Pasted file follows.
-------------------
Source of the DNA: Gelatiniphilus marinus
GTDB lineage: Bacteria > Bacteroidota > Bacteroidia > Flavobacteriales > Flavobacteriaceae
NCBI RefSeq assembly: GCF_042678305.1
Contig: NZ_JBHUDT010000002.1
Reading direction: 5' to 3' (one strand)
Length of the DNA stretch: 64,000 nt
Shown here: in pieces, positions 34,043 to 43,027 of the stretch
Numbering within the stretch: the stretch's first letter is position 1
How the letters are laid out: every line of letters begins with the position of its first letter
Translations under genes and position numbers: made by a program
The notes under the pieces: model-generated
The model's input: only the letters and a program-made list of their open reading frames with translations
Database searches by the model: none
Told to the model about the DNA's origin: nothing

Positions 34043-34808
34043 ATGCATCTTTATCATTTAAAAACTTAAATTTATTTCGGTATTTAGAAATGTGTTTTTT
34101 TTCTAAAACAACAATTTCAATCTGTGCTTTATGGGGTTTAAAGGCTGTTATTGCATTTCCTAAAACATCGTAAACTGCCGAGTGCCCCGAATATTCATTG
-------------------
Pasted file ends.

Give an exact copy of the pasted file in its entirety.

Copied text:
Source of the DNA: Gelatiniphilus marinus
GTDB lineage: Bacteria > Bacteroidota > Bacteroidia > Flavobacteriales > Flavobacteriaceae
NCBI RefSeq assembly: GCF_042678305.1
Contig: NZ_JBHUDT010000002.1
Reading direction: 5' to 3' (one strand)
Length of the DNA stretch: 64,000 nt
Shown here: in pieces, positions 34,043 to 43,027 of the stretch
Numbering within the stretch: the stretch's first letter is position 1
How the letters are laid out: every line of letters begins with the position of its first letter
Translations under genes and position numbers: made by a program
The notes under the pieces: model-generated
The model's input: only the letters and a program-made list of their open reading frames with translations
Database searches by the model: none
Told to the model about the DNA's origin: nothing

Positions 34043-34808
34043 ATGCATCTTTATCATTTAAAAACTTAAATTTATTTCGGTATTTAGAAATGTGTTTTTT
34101 TTCTAAAACAACAATTTCAATCTGTGCTTTATGGGGTTTAAAGGCTGTTATTGCATTTCCTAAAACATCGTAAACTGCCGAGTGCCCCGAATATTCATTG